After two weeks of John Lennon and Paul McCartney tunes, “American Idol” finally and mercifully retired the Beatles theme. That made the contestants, the audience and Heather Mills all very happy. Instead, the theme for the week was birthdays, with everyone singing songs released in the year they were born.
The big beneficiary of that was Kristy Lee Cook, who may survive for another week based on the luck of sharing a birthday with Lee Greenwood’s patriotic anthem “God Bless the USA.”
Knowing that she entered the week as the odds-on favorite to go home, she made the red-white-and-blue choice and got the judges’ unanimous approval for the first time in approximately forever.
“Your best performance by a mile,” Simon Cowell said, “and I have to say that was the most clever song choice I have heard in years.” That might be stretching it a bit, but since Cook has survived up to this point, she’ll likely stick around another week.
Though her effort was the most surprising, David Cook had the best performance of the night. He’s not afraid to take risks. Already this season he pulled off an emo version of Lionel Ritchie’s “Hello,” and he went down a similar path on Tuesday, singing Michael Jackson’s “Billie Jean” in that same rock/emo style.
It was a strange choice of songs, but he’s now two-for-two in reinventing ’80s classics. Randy Jackson, who liked almost nothing all night, was effusive with his praise. “I gotta say, I think you’re probably the most original, the most bold contestant we’ve ever had,” he gushed.
Simon agreed. “That was brave. It could have either been insane or amazing, and I have to tell you it was amazing,” he said.
Michael Johns has been outshone by Cook in recent weeks, but he finally came through with a strong performance after a series of subpar efforts. After having success earlier in the competition singing “Bohemian Rhapsody,” he went back to Queen and sang a “We Will Rock You/We Are The Champions” medley. Both the crowd and the judges ate it up.
“This is the first time with you I saw star potential,” Simon said. “Tonight you just got it right.”
Syesha Mercado also impressed with Stephanie Mills’ “If I Were Your Woman,” but because she sang so early in the evening, her performance faded into the background. Though Paula Abdul called it “fantastic” and Randy thought it was “the best I’ve ever heard you sing, including when you auditioned,” Mercado may be more vulnerable than she should be, given how well she sang.
Mixed signals for someBrooke White talked in her video intro about being able to play the piano by ear, and then flubbed her first note and had to restart the song. Ironically, the judges liked that she did that, and thought her rendition of “Every Breath You Take” by the Police would have been better had the band stayed out of it entirely.
“We’ve always wanted contestants that are unique and have their own niche, and you do,” Paula said. That uniqueness will likely keep her safe for another week.
David Archuleta, in case anybody doesn’t know it by now, is really young. Ryan Seacrest teased him about his high-school prom and who he was going to take.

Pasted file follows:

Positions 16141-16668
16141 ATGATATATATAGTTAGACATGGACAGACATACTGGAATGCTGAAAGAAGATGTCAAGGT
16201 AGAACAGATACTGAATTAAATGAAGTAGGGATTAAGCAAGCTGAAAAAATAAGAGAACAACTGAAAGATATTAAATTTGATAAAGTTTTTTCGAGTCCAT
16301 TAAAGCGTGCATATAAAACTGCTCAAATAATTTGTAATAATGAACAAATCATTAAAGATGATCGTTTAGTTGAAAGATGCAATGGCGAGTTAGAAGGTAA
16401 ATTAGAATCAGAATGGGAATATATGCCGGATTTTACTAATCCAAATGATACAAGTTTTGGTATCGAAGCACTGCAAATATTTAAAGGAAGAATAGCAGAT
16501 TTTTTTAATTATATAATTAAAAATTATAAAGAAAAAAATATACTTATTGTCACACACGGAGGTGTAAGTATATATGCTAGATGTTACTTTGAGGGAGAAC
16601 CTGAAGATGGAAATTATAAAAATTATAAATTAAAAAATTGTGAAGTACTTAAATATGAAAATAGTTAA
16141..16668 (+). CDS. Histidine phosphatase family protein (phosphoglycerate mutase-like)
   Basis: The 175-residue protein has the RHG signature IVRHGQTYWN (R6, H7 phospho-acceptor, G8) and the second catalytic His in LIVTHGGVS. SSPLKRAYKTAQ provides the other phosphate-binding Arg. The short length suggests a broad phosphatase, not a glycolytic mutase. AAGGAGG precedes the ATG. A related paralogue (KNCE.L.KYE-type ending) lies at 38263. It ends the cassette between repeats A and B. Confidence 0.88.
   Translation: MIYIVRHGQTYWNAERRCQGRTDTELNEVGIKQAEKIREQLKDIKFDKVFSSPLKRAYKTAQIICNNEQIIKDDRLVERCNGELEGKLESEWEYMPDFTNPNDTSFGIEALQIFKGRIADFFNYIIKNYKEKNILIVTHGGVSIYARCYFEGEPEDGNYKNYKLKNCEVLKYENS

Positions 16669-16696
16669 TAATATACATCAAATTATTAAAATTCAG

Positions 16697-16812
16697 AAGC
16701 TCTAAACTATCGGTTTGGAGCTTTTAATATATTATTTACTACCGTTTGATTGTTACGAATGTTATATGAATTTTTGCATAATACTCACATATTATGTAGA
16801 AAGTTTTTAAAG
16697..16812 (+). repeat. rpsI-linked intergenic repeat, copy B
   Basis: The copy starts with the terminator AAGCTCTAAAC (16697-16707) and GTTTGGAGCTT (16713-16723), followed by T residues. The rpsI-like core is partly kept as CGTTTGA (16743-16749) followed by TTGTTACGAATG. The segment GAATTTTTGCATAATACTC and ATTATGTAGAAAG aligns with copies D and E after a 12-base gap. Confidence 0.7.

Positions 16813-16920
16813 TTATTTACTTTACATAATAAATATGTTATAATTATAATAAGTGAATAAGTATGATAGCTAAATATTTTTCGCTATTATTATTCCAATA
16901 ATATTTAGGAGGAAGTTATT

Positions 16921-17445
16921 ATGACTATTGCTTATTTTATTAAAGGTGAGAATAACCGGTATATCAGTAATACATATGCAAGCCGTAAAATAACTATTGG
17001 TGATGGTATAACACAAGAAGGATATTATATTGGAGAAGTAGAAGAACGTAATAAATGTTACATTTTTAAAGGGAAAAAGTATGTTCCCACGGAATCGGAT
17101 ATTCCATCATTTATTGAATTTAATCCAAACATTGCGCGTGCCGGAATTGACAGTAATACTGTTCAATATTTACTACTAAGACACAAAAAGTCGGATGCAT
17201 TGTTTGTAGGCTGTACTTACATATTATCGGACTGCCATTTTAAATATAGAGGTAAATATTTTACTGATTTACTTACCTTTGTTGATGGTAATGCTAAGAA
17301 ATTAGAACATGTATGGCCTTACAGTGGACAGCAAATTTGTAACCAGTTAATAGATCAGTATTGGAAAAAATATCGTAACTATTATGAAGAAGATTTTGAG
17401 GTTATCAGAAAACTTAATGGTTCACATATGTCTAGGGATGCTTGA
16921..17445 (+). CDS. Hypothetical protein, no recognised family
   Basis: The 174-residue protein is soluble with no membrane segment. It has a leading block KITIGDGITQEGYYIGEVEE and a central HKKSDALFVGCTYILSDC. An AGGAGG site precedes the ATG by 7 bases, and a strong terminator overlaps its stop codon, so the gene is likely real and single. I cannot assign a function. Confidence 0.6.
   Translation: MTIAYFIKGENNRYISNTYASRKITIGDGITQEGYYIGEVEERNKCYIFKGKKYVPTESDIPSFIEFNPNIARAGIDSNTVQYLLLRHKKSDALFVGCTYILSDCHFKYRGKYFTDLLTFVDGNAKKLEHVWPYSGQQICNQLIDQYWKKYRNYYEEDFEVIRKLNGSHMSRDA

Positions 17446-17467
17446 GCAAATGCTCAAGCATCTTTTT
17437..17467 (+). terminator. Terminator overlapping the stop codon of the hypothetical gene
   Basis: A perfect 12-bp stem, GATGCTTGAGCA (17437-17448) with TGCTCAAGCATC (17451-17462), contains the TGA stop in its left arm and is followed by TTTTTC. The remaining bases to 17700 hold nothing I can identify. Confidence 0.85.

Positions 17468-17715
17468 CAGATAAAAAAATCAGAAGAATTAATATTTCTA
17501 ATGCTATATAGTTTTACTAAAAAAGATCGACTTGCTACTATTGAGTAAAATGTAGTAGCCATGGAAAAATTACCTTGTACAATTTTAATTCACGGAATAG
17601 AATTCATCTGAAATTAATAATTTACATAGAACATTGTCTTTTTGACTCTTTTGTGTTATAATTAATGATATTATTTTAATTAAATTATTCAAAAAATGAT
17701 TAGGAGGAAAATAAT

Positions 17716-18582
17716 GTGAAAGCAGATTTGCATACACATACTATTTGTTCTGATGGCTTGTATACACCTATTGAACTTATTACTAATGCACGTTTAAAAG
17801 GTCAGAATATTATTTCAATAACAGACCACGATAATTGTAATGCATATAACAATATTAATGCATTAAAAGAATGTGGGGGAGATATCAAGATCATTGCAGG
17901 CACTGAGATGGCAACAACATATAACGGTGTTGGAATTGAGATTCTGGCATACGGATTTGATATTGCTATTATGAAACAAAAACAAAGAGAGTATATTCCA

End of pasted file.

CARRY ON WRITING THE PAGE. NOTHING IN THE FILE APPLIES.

The judges weren’t crazy about the song choice, “You’re The Voice” by David Foster. Simon called it “reminiscent of a theme park performance.” But judging from the audience reaction, it was still good enough that his prom date should expect to have to have a backup plan ready for the evening, since he’ll likely still be on the show.
Carly Smithson seemed shocked to find herself in the bottom three last week, and looked to rebound with her cover of Bonnie Tyler’s “Total Eclipse of the Heart.” But the judges weren’t buying the vibe, in part because she looked tense enough to squeeze the microphone stand into dust. Though the beginning was nice and controlled and she hit her notes, the judges thought that there was something missing.
“Something didn’t quite work. I think you were so tense and uptight during the performance ... you’ve got to lighten up a little bit,” Simon said.
Maybe Simon is looking for Smithson to switch personalities with Jason Castro for a week. Castro, who sang Sting’s “Fragile,” brought out his trademark guitar and as Randy said, the vocals were as usual “very nice and pleasant.”
But while the audience and Paula both loved him, Simon is getting a little sick of the mellow-guy-with-a-guitar act. “I think it’s time that you start taking this a little more seriously,” he said. “That was the equivalent of someone busking outside a subway station. Everything about it was too laid back. You’re not going to win if you keep doing that week after week.”
It’s hard to imagine that Castro’s going to be able to radically transform his personality enough for Simon, but the audience seems to like him.
Two in troubleWhile it was one of those weeks where nobody stood out as being truly awful, two singers look to be in worse shape than the rest.
Ramiele Malubay started off the show with Heart’s “Alone,” which was fine but not as strong as other “Idol” hopefuls have managed with the same song. Part of the issue may have been that she was under the weather, as was hastily acknowledged by Ryan and the judges afterward. But there was a clear disconnect between the judges on this one; Randy hated it, Paula talked about how talented Malubay is, and Simon thought the beginning, at least, was OK.
Simon was optimistic, saying that she’d probably make it to next week. But that was 10 minutes into a 90-minute show, and the rest of the performers did well enough that he may be proven wrong.
Chikezie decided to go with a ballad and sang “If Only For One Night” by Brenda Russell. It wasn’t terrible, but for a singer who has survived up to this point by the virtue of some well-timed up-tempo numbers that allow him to use his energy and personality, it wasn’t the smartest choice of songs. That puts him in danger heading into Wednesday’s results show.